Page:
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RWAs working with police to reduce crime

Tanu Kulkarni
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USEFUL LIAISONS:Close interaction with thepolice can help arrest crime.— File photo: K. Murali Kumar
USEFUL LIAISONS:Close interaction with thepolice can help arrest crime.— File photo: K. Murali Kumar

Several of the city’s resident welfare associations (RWAs) believe that they can work with the police to prevent crime in their localities. Ravindranath Guru, secretary, Consumer Care Society, which is involved in welfare activities in south Bangalore, said: “The police are overburdened as they don’t have sufficient manpower: RWAs can play an active role in this connection.”

Keeping an eye

Anil Kumar, convenor, Ashwini Layout Residents Association, said that they have asked members to report suspicious movements or incidents to the association. The association has advised residents not to entertain strangers who come door-to-door for odd-jobs. The members meet every third Saturday with the police officials to convey any concerns or grievances they may have. RWAs have also been playing a crucial role in helping the police identify sensitive areas that need to be monitored by the police.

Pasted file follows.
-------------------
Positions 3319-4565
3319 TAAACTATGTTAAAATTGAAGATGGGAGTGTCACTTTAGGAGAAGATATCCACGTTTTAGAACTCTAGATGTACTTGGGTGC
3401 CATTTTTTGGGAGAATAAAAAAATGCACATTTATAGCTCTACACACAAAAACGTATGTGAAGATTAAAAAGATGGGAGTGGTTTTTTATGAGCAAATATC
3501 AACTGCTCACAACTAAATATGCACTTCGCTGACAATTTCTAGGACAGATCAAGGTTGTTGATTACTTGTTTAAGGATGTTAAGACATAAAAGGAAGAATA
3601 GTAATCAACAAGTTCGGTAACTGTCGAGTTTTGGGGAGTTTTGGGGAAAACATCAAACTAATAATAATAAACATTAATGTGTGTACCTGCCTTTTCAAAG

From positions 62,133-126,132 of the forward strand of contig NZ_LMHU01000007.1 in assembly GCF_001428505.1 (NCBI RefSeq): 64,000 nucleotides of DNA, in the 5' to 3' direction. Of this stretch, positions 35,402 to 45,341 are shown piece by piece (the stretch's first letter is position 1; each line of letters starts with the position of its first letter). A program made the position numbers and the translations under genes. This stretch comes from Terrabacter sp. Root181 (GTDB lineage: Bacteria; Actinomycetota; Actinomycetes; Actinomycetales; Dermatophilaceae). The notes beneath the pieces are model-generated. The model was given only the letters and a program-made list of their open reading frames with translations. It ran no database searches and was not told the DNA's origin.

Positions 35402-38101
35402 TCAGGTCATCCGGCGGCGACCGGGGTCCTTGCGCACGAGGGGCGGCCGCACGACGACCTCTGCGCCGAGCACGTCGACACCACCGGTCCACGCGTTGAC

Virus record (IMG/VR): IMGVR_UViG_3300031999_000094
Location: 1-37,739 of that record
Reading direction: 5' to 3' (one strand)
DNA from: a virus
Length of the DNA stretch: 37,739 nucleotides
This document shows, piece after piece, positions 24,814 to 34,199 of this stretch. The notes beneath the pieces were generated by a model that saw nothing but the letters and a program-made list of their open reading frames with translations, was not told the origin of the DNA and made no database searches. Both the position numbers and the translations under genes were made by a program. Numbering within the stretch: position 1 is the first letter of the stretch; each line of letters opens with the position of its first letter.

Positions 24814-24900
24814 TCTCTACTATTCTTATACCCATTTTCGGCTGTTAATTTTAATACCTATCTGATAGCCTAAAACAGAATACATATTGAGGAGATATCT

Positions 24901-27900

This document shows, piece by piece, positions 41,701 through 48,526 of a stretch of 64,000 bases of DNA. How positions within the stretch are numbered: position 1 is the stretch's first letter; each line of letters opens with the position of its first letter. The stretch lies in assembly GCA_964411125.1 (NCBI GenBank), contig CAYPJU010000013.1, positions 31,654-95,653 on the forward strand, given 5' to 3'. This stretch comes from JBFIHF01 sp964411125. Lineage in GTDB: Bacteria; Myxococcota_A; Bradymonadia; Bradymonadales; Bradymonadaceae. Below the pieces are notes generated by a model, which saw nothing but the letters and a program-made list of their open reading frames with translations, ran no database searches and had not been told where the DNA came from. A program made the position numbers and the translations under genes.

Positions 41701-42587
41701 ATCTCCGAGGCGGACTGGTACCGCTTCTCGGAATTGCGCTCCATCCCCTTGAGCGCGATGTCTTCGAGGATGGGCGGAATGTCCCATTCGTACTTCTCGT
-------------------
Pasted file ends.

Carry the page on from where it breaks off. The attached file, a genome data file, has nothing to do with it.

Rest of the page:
Mr. Guru added: “When the number of chain snatching areas increased in our locality in the mornings, we asked the police to patrol the areas during that time of the day. This helped reduce the [incidence].”

Senior citizens

RWAs in general feel that identifying vulnerable pockets and taking proactive measures in areas where there are a large number of senior citizens is the need of the hour. Nitin Seshadri, Secretary of 3{+r}{+d}block, Koramangala Residents Welfare Association, said that the association has a list of senior citizens in each street and has appointed a coordinator for each street. “If there are any problems, senior citizens can call the coordinator who will reach the spot as soon as possible,” he said.

The association is funding a police outpost in a playground in the area. Mr. Seshadri said that there was an increase in anti-social behaviour in the area.

“We asked the police to set up a police outpost but they told us they did not have enough funds. So we decided to set up a chowki where a police officer will be deployed,” he said.

Simple steps

Vijayan Menon, who is a member of S.T. Bed Layout Welfare Society, said that taking up simple steps such as making yourself familiar with the neighbours may be useful in tackling such situations.

Mr. Seshadri also pointed out that other steps such as fixing streetlights, collecting data of the domestic help and providing it to the police for verification and keeping a watch on the street vendors can go a long way in curbing the crime in the city.

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